This is a talk I gave at Campus Party Singapore, click the above picture to get the full slides.
During most of my school time, being social and hanging out with friends was not valued in my family and society. I was always a good student with high marks, I spent most of my leisure time reading books and communicate to the world through writing. The only thing my family concerned about is that I need to balance my time between reading irrelevant books and my main business - the study. Teachers tend to believe students with high academic achievement would make a good leader so they kept on granting me with all kinds of responsibility and ranks: the class monitor, the class representative, even the “three stripes badge” - the highest rank of Young Pioneer hierarchy. I had no idea how to deal with all these honour except for merely following the top-down order from the teachers.
When I entered the high school, my Chinese teacher was very impressed about my writing skills, he asked whether I would like to join the school literature society. After one semester, I was elected as the chair person of the literature society and be in charge of the school newspaper. I was alike a fish jumped from a pond to ocean, I swam freely and excitedly side by side with a dozen of other students who were just as passionate as I was about the world of literatures and writing. We met once a week to discuss our favourite books and the topics we could write about. There was no shortage of essays and stories from the members of the literature society for the newspaper.
As the head of the team, I attended every session and contributed the most of the articles, read and edit all the essays and made the selection for the monthly newspaper, not only that, I also volunteered to co-design the newspaper layout, to manually drew and carved the content on blue wax paper to produce template for the oil printing, to oil print the newspaper with the roller one by one, and to distribute the newspaper class to class, door to door at school. Often I stayed with my peers at the printing office till midnight to finish the printing production or secretly edited other’s articles and carved the template during class. My lower arms and most of my fingers are constantly covered with the cloud of blue ink from the blue wax paper. But it was a fun work! I was on fire! When I heard from students from other classes even teachers talking about the newspaper, the radio and the articles I wrote, I found myself in the zone, I was connected to the passion and purpose in life.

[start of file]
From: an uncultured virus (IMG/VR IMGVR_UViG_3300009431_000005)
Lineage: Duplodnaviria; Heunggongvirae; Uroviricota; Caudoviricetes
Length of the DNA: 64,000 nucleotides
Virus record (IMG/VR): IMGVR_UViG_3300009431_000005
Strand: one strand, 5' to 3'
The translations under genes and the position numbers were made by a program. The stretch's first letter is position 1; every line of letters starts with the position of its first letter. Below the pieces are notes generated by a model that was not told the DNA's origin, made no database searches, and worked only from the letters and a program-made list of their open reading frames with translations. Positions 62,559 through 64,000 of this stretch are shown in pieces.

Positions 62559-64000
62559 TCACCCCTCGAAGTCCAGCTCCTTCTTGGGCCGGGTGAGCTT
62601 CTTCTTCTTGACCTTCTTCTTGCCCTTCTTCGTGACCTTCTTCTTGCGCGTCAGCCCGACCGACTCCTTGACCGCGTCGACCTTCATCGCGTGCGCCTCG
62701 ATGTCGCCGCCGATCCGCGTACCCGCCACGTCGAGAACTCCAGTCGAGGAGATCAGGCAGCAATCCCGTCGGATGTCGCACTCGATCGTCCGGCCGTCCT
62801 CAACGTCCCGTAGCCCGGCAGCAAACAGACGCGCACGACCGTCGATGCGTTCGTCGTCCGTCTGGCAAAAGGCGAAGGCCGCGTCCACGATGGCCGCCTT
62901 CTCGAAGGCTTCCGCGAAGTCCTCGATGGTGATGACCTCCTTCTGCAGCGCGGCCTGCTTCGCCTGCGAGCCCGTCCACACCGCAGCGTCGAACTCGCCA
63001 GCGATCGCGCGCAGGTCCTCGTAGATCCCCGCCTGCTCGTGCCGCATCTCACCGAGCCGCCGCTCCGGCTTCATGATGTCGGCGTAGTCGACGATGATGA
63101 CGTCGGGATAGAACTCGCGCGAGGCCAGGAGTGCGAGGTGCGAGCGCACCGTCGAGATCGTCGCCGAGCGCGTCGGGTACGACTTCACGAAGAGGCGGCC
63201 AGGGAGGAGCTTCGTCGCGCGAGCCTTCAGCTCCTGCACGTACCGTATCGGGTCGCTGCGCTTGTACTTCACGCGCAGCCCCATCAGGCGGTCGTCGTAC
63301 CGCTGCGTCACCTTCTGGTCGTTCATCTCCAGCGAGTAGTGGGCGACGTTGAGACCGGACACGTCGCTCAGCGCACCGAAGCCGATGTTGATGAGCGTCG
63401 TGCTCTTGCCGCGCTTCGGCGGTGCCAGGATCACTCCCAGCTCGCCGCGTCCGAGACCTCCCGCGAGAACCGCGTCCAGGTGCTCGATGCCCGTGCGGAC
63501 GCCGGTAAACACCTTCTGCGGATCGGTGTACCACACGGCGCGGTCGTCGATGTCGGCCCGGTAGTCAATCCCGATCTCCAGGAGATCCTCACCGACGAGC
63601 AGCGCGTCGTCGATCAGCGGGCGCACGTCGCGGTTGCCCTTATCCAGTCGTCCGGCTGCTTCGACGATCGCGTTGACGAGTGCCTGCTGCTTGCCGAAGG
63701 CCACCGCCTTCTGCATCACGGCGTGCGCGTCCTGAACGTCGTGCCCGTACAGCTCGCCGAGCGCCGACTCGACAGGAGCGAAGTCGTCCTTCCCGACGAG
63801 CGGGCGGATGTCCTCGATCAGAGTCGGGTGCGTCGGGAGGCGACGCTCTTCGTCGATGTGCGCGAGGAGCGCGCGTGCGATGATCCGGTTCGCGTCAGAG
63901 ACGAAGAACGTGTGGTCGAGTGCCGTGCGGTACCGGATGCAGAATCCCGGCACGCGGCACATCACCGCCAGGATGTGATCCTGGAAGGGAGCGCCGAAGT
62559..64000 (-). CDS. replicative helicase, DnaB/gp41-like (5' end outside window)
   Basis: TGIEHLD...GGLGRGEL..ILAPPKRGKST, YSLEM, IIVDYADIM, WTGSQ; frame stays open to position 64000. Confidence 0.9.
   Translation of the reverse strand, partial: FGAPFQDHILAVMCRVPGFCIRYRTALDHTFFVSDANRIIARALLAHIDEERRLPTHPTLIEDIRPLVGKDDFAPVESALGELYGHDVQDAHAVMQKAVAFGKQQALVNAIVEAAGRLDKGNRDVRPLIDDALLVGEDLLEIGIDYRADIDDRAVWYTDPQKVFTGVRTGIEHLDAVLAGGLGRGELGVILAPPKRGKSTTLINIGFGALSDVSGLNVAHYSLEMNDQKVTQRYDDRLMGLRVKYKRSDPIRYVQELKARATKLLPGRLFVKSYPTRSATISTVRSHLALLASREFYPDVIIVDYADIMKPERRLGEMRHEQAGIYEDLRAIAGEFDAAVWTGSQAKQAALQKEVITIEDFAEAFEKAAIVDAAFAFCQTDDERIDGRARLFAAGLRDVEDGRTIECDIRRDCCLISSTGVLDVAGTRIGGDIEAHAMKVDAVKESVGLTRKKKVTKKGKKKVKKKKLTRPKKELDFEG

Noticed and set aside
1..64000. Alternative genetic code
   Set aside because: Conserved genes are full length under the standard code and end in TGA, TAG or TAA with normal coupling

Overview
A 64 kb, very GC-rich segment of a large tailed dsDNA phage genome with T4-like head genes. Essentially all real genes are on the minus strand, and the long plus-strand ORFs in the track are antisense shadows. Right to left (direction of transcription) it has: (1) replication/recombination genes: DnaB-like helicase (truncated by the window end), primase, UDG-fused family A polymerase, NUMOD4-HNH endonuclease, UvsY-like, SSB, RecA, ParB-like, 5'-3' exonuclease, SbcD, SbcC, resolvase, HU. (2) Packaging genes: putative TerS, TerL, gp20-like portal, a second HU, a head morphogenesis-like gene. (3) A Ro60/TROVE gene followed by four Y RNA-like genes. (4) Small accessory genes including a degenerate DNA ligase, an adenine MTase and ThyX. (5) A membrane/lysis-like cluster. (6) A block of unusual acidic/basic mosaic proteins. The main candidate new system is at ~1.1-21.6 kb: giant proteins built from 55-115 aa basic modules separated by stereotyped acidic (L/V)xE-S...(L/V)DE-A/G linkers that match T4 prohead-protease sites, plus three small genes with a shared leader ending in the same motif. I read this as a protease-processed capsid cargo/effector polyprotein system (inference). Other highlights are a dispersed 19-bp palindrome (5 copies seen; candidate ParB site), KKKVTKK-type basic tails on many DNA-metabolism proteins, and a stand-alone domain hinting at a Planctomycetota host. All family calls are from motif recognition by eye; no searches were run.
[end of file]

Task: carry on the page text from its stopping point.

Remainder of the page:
But the good scene did not last long: when I entered into the second year of my high school, I found my team disappearing one by one at the weekly meet up, mostly stopped by their parents, I had a hard time to dedicate the newspaper work, so I ended up being the one who conduct most of the writing, the editing, the drawing, the layout, the carving, the printing and the newspaper distribution; I had no time to sleep, I ended up napping during the class. Although I was still extremely passionate about the newspaper work and strongly resisted my mother’s pressure to quit, I was exhausted, I felt like a moth flying into the flame. Until one day, I was called by my Chinese teacher in his office, he told me that my mother was in his office the entire day and refused to leave until he promised to cease my duty at literature society and school newspaper. So he had no choice but agreeing to my mother. So I was out of “job”. My heart was broken, I bursted into tears, I wept and wept and wept. After a long time, I stood up and was ready to leave, my teacher opened both his palms and gave me one piece of advice, which I still hold in my memory dearly, “Learn to play piano with all your ten fingers.”
Learn to play piano with all my ten fingers? clearly he did not ask me to pursue a music career, but to learn how to work with others and move others to act. As a young person, I knew very well how to concentrate, work hard and spend 10,000 flying hours by myself to achieve my personal goals, but how do I lead and move others to achieve something? I was never taught in my life how to do that!
Later in my early career, I found myself repeat the same pattern again and again. When I am given task to lead a team, I often worked the hardest, I was always the last person leaving the office, I worked during weekends and nights, I was proud to be a high achiever, I looked down upon coworkers who could not keep up and considered them as a coward or a loser. One evening someone in my team came to ask me whether she could go home early to care for her sick daughter, I refused cold-heartedly and asked her back : “Where is your daughter’s father?”
Being a non-stop work-alcoholic and indifferent has a price to pay: at the age of 25, I was diagnosed with asthma; and my first pregnancy had to be ceased earlier than planned because of my burnout and unstable blood pressure; finally I was kicked out of the company by my equally cold-hearted boss right after I gave birth to my first child, reason? “Women with babies are too much trouble, they would never be able to work as hard.”